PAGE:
Curious? It’s Connectivism. Our school division is embarking on the division-wide work of focusing on instructional excellence. The learning theory, Connectivism, provides a framework that supports the goals and vision of this work. After reading George Siemens: “The organization and the individual are both learning organisms. Increased attention to knowledge management highlights the need for a theory that attempts to explain the link between individual and organizational learning.” (Siemens, 2004), the big picture became crystal clear. I liken this endeavour with my experience at the optometrist. After successfully reading slightly fuzzy letters, the optometrist rotated the lens once. All became perfectly clear. Determining the big picture – the why, what, and how’s of “Nurturing a Culture of Excellence” – is the first step.
One would think that all teachers would embrace the nurturing a culture of instructional excellence without question, but I was shocked to discover this is not the case. I was surprised to hear a very experienced teacher take offense to the very idea of nurturing instructional excellence. Perhaps she felt the implication was teachers in our division are only good teachers. I wish she could read Siemens (2004) when he says, “Our ability to learn what we need for tomorrow is more important than what we know today.” Knowing that teaching is the single greatest impact on student learning – is that not enough of a motivator to actuate powerful teaching practices?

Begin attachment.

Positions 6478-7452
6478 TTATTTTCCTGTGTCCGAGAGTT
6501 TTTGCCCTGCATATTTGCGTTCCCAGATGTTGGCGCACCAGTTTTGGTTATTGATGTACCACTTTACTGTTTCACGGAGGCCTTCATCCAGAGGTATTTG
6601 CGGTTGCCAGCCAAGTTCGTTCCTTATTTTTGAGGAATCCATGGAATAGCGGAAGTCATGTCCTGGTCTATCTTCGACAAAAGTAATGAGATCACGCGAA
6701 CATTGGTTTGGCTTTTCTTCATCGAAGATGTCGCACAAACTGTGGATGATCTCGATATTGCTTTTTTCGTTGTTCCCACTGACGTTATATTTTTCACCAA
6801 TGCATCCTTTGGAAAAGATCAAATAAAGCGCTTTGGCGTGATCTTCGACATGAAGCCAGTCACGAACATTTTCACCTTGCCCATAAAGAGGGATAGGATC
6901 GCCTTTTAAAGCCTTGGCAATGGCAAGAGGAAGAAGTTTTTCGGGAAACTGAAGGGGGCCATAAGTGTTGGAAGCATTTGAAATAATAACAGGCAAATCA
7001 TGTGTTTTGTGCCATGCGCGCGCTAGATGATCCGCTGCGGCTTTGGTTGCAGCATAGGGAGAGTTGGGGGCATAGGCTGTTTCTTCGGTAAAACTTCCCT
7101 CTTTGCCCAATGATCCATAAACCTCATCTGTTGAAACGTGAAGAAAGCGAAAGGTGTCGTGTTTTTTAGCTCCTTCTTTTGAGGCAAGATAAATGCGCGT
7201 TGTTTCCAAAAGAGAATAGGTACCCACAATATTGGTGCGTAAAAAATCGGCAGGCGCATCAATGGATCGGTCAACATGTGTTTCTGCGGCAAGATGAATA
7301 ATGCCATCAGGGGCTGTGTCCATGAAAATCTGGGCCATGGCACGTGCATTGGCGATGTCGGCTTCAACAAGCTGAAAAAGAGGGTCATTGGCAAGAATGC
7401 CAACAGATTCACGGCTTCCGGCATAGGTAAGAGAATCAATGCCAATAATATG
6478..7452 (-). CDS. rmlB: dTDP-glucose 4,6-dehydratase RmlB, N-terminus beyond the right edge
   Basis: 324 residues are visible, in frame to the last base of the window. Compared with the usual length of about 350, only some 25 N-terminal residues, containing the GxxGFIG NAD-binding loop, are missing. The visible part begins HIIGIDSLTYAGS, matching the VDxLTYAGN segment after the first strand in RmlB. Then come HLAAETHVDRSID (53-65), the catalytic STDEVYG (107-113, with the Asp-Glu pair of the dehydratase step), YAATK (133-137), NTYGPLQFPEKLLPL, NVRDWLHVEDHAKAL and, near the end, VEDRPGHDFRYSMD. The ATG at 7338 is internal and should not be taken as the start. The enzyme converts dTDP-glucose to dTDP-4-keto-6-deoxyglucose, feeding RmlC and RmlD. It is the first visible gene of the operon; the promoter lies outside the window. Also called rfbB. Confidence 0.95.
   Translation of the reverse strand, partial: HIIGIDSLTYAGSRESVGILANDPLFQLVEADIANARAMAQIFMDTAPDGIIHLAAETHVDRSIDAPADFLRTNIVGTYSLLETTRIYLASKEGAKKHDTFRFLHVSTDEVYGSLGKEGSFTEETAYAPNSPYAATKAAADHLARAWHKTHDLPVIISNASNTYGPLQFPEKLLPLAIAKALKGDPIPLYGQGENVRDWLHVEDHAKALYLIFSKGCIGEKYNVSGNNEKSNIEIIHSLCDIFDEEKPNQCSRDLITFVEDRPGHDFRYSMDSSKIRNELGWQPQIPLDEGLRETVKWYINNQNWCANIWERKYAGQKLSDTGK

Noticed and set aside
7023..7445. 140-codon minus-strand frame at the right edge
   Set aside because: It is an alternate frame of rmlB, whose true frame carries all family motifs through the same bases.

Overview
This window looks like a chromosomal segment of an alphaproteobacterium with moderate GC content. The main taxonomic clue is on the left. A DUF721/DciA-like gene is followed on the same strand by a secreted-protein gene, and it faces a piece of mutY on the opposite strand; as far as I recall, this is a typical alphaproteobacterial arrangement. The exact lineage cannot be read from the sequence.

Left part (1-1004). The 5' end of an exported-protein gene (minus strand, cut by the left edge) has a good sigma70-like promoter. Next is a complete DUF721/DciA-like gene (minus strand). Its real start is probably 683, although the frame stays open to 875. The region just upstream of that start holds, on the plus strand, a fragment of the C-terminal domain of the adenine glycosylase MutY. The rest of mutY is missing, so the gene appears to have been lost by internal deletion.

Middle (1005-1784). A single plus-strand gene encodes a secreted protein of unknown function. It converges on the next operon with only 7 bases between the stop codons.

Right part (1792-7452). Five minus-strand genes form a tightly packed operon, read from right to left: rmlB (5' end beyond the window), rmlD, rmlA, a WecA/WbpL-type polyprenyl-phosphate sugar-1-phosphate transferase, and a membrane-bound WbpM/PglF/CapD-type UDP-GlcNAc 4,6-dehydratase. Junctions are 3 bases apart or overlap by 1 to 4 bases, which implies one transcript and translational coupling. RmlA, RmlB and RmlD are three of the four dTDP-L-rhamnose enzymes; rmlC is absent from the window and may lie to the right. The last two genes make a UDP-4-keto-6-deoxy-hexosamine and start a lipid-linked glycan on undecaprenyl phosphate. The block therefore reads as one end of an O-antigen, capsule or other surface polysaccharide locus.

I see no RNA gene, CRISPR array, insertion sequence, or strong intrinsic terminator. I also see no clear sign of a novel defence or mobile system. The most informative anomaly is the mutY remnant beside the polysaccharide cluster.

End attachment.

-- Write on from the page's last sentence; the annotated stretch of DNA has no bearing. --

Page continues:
One must understand the ‘big picture’ in order to understand where one is going. The connection between an organization as a learning organism and instructional excellence will translate into an intricate web of professional development, tools to share and communicate learning and ideas (i.e.: Twitter, reflective blogs), peer feedback and reflection. In-depth understanding of such a complex concept requires a variety of supports to meet the professional learning needs of individuals within the context of the organization. The very social nature of learning is well-suited to an organization working to connect on different levels and share learning. “Knowledge flow can be likened to a river that meanders through the ecology of an organization. In certain areas, the river pools and in other areas it ebbs.” (Siemens, 2004)
Siemens, G. (2004) Connectivism: A Learning Theory for the Digital Age. Retrieved from: http://www.elearnspace.org/Articles/connectivism.htm